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Or using our favourite alternative of converting the sum into a double integral.

As $$\sum_{n = 1}^\infty \frac{(-1)^n}{4n^2 - 1} = \sum_{n = 1}^\infty \frac{(-1)^n}{(2n - 1)(2n + 1)},$$ noting that $$\frac{1}{2n - 1} = \int_0^1 x^{2n - 2} \, dx \qquad \text{and} \qquad \frac{1}{2n + 1} = \int_0^1 y^{2n} \, dy,$$ the sum can be rewritten as \begin{align*} \sum_{n = 1}^\infty \frac{(-1)^n}{4n^2 - 1} &= \sum_{n = 1}^\infty (-1)^n \int_0^1 \int_0^1 x^{2n - 2} y^{2n} \, dx dy\\ &= \int_0^1 \int_0^1 \sum_{n = 1}^\infty (-1)^n x^{2n - 2} y^{2n} \,dx dy \tag1\\ &= \int_0^1 \int_0^1 \frac{1}{x^2} \sum_{n = 1}^\infty (-x^2 y^2)^n \, dx dy\\ &= \int_0^1 \int_0^1 \frac{1}{x^2} \cdot \frac{-x^2 y^2}{1 + x^2 y^2} \, dx dy \tag2\\ &= - \int_0^1 \int_0^1 \frac{y^2}{1 + x^2 y^2} \, dx dy\\ &= - \int_0^1 \Big{[} y \tan^{-1} (xy) \Big{]}_0^1 \, dy\\ &= -\int_0^1 y \tan^{-1} y \, dy\\ &= -\left [\frac{y^2}{2} \tan^{-1} y \right ]_0^1 + \frac{1}{2} \int_0^1 \frac{y^2}{1 + y^2} \, dy \tag3\\ &= -\frac{\pi}{8} + \frac{1}{2} \int_0^1 \frac{(1 + y^2) - 1}{1 + y^2} \, dy\\ &= -\frac{\pi}{8} + \frac{1}{2} \int_0^1 \left (1 - \frac{1}{1 + y^2} \right ) \, dy\\ &= -\frac{\pi}{8} + \frac{1}{2} \left (1 - \frac{\pi}{4} \right )\\ &= \frac{1}{2} - \frac{\pi}{4}. \end{align*}

Explanation

(1) Interchanging the sum with the double integration.

(2) Summing the series which is geometric.

(3) Integration by parts.

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  • $\begingroup$ Thanks! How do you get rid of the $(-1)^{n}$ at (1)? $\endgroup$ – bencemeszaros Jan 20 '18 at 11:42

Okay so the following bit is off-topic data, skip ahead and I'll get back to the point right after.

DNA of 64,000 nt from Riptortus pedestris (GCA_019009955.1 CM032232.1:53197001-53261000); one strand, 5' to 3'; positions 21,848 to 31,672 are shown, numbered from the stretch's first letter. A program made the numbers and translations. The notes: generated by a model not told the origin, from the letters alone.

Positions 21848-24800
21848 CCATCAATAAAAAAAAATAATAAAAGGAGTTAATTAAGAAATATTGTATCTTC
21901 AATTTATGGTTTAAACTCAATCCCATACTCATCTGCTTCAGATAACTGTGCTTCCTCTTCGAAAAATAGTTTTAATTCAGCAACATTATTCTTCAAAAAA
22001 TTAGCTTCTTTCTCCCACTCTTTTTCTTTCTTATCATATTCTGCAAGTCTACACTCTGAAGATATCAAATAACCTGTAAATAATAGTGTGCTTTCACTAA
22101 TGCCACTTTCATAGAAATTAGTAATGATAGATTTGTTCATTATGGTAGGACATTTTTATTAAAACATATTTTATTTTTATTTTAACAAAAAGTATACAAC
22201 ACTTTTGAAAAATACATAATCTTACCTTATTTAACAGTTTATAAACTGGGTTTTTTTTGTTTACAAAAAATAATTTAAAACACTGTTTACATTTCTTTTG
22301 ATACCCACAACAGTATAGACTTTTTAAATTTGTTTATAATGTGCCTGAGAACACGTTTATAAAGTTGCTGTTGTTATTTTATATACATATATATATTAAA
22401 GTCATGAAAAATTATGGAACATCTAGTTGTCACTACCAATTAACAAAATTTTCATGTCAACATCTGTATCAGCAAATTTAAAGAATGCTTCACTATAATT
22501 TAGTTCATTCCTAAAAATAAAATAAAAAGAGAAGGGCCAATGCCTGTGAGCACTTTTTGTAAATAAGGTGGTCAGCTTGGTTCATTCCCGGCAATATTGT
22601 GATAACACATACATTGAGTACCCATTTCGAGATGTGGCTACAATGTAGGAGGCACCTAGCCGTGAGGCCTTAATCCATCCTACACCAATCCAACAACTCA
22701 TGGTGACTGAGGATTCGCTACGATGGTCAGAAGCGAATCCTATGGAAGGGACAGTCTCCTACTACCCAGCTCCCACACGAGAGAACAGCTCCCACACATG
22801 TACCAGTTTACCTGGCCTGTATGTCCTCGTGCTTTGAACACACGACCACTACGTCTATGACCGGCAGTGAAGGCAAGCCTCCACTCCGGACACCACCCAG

• $\begingroup$ As follows: $(-1)^n x^{2n} y^{2n} = (-1)^n (x^2)^n (y^2)^n = (-x^2y^2)^n$. $\endgroup$ – omegadot Jan 20 '18 at 22:40
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$\newcommand{\bbx}[1]{\,\bbox[15px,border:1px groove navy]{\displaystyle{#1}}\,} \newcommand{\braces}[1]{\left\lbrace\,{#1}\,\right\rbrace} \newcommand{\bracks}[1]{\left\lbrack\,{#1}\,\right\rbrack} \newcommand{\dd}{\mathrm{d}} \newcommand{\ds}[1]{\displaystyle{#1}} \newcommand{\expo}[1]{\,\mathrm{e}^{#1}\,} \newcommand{\ic}{\mathrm{i}} \newcommand{\mc}[1]{\mathcal{#1}} \newcommand{\mrm}[1]{\mathrm{#1}} \newcommand{\pars}[1]{\left(\,{#1}\,\right)} \newcommand{\partiald}[3][]{\frac{\partial^{#1} #2}{\partial #3^{#1}}} \newcommand{\root}[2][]{\,\sqrt[#1]{\,{#2}\,}\,} \newcommand{\totald}[3][]{\frac{\mathrm{d}^{#1} #2}{\mathrm{d} #3^{#1}}} \newcommand{\verts}[1]{\left\vert\,{#1}\,\right\vert}$ \begin{align} \sum_{n = 1}^{\infty}{\pars{-1}^{n} \over 4n^{2} - 1} & = \sum_{n = 1}^{\infty}{\ic^{2n} \over \pars{2n}^{2} - 1} = \sum_{n = 2}^{\infty}{\ic^{n} \over n^{2} - 1}\,{1 + \pars{-1}^{n} \over 2} = \Re\sum_{n = 2}^{\infty}{\ic^{n} \over n^{2} - 1} \\[5mm] & = {1 \over 2}\,\Re\sum_{n = 2}^{\infty}{\ic^{n} \over n - 1} - {1 \over 2}\,\Re\sum_{n = 2}^{\infty}{\ic^{n} \over n + 1} = {1 \over 2}\,\Re\bracks{\ic\sum_{n = 1}^{\infty}{\ic^{n} \over n}} + {1 \over 2}\,\Re\bracks{\ic\sum_{n = 3}^{\infty}{\ic^{n} \over n}} \\[5mm] & = {1 \over 2}\,\Re\bracks{\ic\sum_{n = 1}^{\infty}{\ic^{n} \over n}} + {1 \over 2} \,\Re\bracks{1 + {\ic \over 2} + \ic\sum_{n = 1}^{\infty}{\ic^{n} \over n}} = {1 \over 2} + \Re\bracks{\ic\sum_{n = 1}^{\infty}{\ic^{n} \over n}} \\[5mm] & = {1 \over 2} - \Im\sum_{n = 1}^{\infty}{\ic^{n} \over n} = {1 \over 2} + \Im\ln\pars{1 - \ic} = \bbx{{1 \over 2} - {\pi \over 4}} \approx -0.2854 \end{align}